David Cameron (Mark Dexter), Nick Clegg (Bertie Carvel) and Gordon Brown (Ian Grieve). Photo: Channel 4
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The Coalition will be televised: behind the scenes of Channel 4’s drama about May 2010

James Graham’s film about the formation of the coalition is an impressively human portrayal of constitutional torment.

James Graham’s captivating drama about the coalition’s formation starts off as satire and ends as an opera. It is the young playwright’s eye for detail and evident reams of source material that allow for such an astute commentary, and human portrayal, of how the Tory/Lib Dem coalition was cobbled together in 2010.

Those now infamous “five days in May” when the hung parliament flung our political leaders into pressured negotiations are the perfect basis for a tragicomedy. Fatal flaws, sad endings, and tentative beginnings make for a gripping rendition of a drama that took place at the time firmly behind closed doors.

Ian Grieve explores Gordon Brown's wounded pride. Photo: Channel 4

Graham, the playwright behind the National Theatre’s hit This House, which portrayed another precarious government – Jim Callaghan’s wobbly rule from 1976-79 – has written a balanced and exhaustively researched film about the dramatic 11th-hour coalition negotiations with both the Tories and Labour from Nick Clegg’s perspective.

“The personalities, clashes, the farcical nature of some of it, the loss of dignity – it was characterful and weird,” Graham tells me, when asked why he chose to dramatise this subject. “The lack of sleep, the pressure, and exhaustion make it exciting . . . It's really important to me to try and humanise them.”

And he succeeds. Although Graham insists “it is not a priority to change people’s political opinions,” he does inspire “empathy towards politicians” with his characters’ portrayal of the main players in the negotiations. “There’s this presumption that they’re all corrupt and incompetent – but I’d love people to empathise with the incredible situation.”

Watch the trailer:


Coalition is masterfully unbiased; the one clear lesson to the audience is that our politicians are humans. And this is conveyed with passion by the actors. Ian Grieve’s Gordon Brown is a boorish, ham-fisted mountain of dignity and wounded pride. Bertie Carvel’s Nick Clegg sets tentatively out on a journey from gauche newcomer, biting his lip at disappointed father figure Paddy Ashdown’s lamentations, to reluctantly ruthless pragmatist. Mark Dexter, whose uncannily Cameronesque features mean he’s also playing who he now calls “Dave” in The Audience stage play, portrays the Prime Minister’s superficial confidence and latent unease with eerie accuracy.

But the star turn is Mark Gatiss as a darkly frivolous Peter Mandelson. Gripping Brown’s knee in tender warning, when the then PM roars about “progressive alliance” in a blundering attempt to woo Clegg; casually texting the Lib Dems under the table in icy coalition negotiations; nodding menacingly that he had secretly scrambled trade union activists to protest against the Lib Dems working with Tories; suggesting lightly that the secret tunnel he and Brown wade through beneath Downing Street during the dying whisper of the Labour government is a “metaphor”: Gatiss has the macabre silliness spot on.

Bertie Carvel plays Nick Clegg, nervous and ambitious. Photo: Channel 4

And all these beautiful inside details that will fascinate Westminster insiders and Saturday night audiences alike are the result of Graham’s extensive research. “I was just really cheeky and sent loads of emails,” he says.

“When I began researching this, I just began asking whether I could come and meet people. So we met a range of people across the political spectrum – Labour, Tory, Lib Dems, and also members of the civil service – and luckily, for whatever reason, I'm not sure why, they were all pretty keen to get their side of the story across,” he grins. “Obviously it's a drama, so the conversations happening behind closed doors were imagined by me.”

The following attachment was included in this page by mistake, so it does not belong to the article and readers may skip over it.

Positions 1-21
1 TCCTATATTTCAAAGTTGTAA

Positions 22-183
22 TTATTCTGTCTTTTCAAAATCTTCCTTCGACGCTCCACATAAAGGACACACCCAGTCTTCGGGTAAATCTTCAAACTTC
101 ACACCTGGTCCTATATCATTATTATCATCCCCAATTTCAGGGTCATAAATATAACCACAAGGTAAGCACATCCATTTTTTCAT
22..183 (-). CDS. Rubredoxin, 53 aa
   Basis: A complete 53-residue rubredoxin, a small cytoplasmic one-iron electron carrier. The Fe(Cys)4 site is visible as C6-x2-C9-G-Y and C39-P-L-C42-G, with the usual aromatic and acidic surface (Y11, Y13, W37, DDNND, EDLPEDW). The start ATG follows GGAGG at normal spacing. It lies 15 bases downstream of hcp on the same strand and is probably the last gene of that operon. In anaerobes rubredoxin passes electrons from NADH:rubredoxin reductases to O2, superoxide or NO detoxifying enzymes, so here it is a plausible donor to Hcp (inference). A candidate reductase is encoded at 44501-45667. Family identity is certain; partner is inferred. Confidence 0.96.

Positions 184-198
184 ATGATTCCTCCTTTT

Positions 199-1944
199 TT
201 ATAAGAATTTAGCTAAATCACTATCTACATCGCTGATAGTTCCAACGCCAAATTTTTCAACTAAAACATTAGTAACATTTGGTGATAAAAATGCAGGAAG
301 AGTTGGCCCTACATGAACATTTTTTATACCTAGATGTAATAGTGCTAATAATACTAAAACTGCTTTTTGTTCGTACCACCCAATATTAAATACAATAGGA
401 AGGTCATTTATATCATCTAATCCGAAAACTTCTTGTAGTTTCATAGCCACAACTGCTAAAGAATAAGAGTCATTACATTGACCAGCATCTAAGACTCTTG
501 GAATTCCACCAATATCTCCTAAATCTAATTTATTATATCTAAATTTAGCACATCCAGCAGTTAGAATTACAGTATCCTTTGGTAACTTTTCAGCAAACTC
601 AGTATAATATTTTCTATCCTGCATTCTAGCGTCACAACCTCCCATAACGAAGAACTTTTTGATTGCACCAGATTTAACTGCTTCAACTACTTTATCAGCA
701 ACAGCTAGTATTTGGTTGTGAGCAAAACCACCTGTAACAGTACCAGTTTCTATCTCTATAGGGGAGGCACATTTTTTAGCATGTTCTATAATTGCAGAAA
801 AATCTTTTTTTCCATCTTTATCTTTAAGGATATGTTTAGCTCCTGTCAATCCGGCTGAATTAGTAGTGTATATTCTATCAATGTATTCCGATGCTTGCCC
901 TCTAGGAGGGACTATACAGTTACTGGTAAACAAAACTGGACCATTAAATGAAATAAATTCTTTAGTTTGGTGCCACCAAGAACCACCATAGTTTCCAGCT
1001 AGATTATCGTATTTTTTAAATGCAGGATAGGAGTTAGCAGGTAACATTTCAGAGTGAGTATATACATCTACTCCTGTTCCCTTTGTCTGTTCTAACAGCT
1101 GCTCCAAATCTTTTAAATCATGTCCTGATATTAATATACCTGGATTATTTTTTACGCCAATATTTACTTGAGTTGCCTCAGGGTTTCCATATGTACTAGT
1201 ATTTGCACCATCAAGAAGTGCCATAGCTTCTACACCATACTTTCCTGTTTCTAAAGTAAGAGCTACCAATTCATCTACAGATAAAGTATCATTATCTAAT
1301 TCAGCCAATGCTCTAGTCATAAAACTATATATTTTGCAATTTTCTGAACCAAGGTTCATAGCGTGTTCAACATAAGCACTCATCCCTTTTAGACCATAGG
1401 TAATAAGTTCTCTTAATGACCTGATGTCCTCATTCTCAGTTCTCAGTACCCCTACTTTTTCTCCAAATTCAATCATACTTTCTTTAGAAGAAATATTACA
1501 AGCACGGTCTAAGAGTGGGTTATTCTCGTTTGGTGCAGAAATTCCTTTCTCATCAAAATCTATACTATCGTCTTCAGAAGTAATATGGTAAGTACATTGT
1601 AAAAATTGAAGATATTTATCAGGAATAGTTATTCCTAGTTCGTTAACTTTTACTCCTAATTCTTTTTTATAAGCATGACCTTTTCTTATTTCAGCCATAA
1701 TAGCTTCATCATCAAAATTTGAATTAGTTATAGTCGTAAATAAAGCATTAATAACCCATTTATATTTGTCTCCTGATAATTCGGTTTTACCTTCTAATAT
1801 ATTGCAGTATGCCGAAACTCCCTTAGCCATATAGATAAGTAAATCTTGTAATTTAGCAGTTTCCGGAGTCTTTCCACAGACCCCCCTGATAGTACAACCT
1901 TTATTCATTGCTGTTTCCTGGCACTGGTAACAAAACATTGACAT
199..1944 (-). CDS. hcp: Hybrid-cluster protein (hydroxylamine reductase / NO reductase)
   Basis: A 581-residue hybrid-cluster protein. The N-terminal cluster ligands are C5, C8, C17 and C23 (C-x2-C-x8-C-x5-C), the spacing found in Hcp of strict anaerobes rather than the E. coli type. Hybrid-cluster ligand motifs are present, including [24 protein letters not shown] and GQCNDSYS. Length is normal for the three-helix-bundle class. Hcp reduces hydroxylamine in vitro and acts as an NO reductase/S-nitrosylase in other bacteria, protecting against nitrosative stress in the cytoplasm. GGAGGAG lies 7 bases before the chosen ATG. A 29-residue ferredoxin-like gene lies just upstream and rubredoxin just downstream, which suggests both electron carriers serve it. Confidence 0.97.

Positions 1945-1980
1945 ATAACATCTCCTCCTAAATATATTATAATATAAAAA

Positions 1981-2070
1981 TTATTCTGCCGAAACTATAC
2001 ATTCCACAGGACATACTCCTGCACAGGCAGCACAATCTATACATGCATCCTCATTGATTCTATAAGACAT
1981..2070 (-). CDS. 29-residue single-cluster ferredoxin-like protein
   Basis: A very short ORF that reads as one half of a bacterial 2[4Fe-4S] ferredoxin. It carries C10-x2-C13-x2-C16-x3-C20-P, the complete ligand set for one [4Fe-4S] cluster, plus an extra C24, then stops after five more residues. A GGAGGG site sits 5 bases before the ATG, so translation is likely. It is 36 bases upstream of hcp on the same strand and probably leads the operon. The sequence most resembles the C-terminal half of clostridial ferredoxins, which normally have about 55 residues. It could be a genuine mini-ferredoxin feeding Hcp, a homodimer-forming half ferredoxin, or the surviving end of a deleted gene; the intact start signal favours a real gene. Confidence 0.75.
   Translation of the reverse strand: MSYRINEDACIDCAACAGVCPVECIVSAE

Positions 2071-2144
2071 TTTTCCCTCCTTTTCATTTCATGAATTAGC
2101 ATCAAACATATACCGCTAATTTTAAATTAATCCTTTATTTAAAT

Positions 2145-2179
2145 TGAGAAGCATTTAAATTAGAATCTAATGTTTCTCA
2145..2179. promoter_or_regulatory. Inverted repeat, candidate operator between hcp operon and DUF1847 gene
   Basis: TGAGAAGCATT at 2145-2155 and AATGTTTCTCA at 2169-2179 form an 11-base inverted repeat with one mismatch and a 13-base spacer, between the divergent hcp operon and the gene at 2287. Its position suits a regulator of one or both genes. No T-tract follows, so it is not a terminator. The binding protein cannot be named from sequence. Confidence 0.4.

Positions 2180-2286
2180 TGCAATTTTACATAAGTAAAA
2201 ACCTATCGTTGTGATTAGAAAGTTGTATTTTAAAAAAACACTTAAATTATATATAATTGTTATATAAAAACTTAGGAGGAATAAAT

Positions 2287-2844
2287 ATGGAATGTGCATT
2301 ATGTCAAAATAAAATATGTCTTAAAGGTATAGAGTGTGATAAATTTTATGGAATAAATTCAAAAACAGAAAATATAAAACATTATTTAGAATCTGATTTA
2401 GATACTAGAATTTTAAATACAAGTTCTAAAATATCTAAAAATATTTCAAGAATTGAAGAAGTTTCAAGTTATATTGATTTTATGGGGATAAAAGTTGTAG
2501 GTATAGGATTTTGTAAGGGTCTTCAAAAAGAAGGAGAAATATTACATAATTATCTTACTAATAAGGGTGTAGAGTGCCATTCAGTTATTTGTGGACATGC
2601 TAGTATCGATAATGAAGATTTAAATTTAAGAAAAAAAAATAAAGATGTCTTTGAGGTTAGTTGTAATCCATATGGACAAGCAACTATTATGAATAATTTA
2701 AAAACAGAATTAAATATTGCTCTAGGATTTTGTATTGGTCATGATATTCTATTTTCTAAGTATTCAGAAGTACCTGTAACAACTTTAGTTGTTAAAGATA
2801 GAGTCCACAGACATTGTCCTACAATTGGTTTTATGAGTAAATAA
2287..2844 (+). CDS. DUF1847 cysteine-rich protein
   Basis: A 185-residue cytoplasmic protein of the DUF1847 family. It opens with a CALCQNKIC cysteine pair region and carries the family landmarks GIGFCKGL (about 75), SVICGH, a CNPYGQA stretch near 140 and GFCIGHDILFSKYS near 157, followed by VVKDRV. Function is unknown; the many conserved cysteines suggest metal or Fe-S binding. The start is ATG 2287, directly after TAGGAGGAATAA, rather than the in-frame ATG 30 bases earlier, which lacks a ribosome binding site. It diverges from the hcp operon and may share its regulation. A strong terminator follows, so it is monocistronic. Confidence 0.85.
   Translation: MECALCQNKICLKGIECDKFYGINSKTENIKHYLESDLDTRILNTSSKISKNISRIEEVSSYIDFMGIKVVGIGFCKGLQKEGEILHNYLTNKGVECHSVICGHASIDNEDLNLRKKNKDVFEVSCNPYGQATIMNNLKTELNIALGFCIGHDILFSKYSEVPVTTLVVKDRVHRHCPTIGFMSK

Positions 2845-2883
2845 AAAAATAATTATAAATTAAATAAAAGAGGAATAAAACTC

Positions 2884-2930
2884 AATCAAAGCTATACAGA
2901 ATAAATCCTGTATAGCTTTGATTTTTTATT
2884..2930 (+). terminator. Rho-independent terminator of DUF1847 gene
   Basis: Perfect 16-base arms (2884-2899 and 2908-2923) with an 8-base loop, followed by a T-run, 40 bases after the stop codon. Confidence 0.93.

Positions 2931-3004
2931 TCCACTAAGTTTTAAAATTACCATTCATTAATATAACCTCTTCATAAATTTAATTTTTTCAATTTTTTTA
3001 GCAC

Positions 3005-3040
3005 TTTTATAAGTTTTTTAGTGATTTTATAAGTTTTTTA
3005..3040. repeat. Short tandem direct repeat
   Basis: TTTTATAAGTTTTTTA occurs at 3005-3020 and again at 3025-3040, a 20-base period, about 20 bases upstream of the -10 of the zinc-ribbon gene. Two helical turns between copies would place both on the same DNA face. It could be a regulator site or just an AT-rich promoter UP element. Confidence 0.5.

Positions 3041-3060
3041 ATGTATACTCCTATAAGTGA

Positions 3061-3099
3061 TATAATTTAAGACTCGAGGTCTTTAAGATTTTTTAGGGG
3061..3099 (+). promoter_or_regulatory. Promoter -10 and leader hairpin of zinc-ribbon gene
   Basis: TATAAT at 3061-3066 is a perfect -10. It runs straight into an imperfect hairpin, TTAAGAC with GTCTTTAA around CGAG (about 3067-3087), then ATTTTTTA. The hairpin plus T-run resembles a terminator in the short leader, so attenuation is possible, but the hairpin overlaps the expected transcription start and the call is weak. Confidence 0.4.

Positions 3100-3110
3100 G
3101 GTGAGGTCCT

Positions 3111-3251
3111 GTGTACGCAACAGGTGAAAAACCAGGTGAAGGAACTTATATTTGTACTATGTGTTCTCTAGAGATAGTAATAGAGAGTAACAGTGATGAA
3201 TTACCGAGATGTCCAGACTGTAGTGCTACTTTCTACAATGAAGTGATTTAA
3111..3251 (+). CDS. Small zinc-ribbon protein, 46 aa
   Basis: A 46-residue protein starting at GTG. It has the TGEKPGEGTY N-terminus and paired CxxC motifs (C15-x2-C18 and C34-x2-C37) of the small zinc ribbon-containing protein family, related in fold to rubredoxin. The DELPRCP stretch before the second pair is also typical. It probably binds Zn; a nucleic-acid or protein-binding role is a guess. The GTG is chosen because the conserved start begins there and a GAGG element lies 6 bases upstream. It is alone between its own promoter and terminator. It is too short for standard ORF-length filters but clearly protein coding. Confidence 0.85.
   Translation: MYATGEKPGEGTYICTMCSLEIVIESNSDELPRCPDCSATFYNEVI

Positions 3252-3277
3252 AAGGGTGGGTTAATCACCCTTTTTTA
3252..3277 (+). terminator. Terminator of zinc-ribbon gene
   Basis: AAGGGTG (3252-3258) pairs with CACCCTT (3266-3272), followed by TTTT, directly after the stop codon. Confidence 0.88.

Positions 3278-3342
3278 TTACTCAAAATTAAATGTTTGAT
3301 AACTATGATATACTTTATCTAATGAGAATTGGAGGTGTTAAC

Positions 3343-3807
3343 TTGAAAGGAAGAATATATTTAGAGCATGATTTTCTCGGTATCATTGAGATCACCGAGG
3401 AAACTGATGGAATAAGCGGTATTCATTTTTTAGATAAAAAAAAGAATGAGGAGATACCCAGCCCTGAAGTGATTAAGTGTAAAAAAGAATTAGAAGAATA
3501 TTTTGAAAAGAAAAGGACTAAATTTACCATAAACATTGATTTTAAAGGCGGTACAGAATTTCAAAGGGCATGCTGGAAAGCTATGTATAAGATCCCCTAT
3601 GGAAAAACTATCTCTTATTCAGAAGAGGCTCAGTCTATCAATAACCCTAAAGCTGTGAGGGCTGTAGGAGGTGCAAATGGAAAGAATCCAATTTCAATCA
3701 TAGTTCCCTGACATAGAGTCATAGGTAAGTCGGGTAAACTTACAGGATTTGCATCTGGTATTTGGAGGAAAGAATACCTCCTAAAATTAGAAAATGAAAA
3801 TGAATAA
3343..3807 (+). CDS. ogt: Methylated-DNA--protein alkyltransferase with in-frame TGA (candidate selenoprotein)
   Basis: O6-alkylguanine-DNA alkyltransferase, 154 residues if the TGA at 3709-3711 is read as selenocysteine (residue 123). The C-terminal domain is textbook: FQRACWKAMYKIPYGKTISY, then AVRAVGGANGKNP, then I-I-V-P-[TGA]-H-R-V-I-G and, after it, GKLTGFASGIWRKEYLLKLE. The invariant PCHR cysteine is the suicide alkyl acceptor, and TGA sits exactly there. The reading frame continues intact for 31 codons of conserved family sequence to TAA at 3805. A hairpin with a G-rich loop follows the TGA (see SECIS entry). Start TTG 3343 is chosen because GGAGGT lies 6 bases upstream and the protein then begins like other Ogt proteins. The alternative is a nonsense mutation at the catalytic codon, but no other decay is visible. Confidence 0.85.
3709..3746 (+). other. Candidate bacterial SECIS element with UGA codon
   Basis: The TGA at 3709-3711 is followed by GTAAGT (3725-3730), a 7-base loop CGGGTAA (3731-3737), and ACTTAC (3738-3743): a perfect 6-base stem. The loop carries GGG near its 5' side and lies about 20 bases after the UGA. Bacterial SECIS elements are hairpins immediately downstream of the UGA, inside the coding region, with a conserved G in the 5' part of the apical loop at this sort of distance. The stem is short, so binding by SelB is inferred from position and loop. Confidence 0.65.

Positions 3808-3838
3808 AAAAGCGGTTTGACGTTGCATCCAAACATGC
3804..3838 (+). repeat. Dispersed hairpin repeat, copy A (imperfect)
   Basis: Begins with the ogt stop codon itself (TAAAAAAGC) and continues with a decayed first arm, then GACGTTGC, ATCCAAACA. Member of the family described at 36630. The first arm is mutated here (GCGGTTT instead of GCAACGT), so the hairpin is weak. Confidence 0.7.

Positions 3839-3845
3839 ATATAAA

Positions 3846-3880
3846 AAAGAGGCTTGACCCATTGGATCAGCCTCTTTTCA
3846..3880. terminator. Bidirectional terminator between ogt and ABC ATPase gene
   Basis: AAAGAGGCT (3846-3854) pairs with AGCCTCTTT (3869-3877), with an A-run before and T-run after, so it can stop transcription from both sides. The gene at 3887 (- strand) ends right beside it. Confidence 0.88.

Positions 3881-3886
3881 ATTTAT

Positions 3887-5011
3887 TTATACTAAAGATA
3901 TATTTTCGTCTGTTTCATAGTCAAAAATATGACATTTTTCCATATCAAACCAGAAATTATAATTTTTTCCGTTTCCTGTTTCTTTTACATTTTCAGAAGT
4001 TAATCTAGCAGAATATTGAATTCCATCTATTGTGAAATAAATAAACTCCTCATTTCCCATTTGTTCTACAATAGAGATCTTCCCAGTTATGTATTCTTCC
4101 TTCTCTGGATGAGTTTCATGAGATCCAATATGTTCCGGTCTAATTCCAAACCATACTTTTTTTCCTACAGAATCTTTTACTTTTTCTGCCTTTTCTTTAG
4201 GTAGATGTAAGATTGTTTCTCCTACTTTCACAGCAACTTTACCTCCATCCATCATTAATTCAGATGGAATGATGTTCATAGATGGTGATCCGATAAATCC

He tells me he found Paddy Ashdown, the first person he met when preparing to write the piece, particularly useful. “He had that passion, that love of emotion – which drove me from that point on. That the situation was high stakes in a personal sense. He described to me the tears shed in that final meeting [of Clegg with the Lib Dem MPs ahead of entering government]. The human emotion.”

Mark Dexter looks uncannily like David Cameron. Photo: Channel 4

Graham also found George Osborne – who invited him to No 11 – a great help. And this might have informed the mischievous puppet master behind Cameron’s quavering leadership that is the soon-to-be-Chancellor in this production.

“I did sense from him [Osborne] an enjoyment about what went on in these few days,” says Graham. “I found him to have a twinkle in his eye when he told me some of these stories, and he, like a lot of people, saw it as a poker game, and I think he was very pleased with some of the moves they pulled in order to get into power.”

Gatiss too is clearly fascinated by the machinations behind the scenes. “An important thing for me was the realisation that as a punter you don't know the half of it. We make so many assumptions about politicians from what we see.”

A self-confessed “politics junkie”, the Sherlock actor says, “I hate the idea that people tar politicians all with the same brush. They get no credit and all of the blame. Really they’re rounded human beings full of foibles, contradictions.”

He has long been fascinated by Mandelson, and yearned to play him. He views his much-loved part Mycroft, Sherlock's brother, as a "Mandelsonian figure". "I find figures like Mandelson really fascinating," he tells me. "He's funny, bright, flirtatious, silly really. He's having a good time because he's been called back to the fray."

The three leaders stand awkwardly during VE Day after the election. Photo: Channel 4

Gatiss would love to "carry on forever" playing Mandelson, chuckling, "I think he's always going to be with us." He would also "certainly like to play more politicians; I'd love to do a film about Attlee; he's an amazing man, probably the best prime minister we've ever had".

Like Graham, he doesn't want to change the politics of his audience, but would like to put our politicians in a new, more relatable, light: "You can be diametrically opposed to someone's politics but you can still find something within the person that can appeal to you on some tragic level, a fatal flaw. It's not too much to push these Shakespearean analogies because these are the big stories.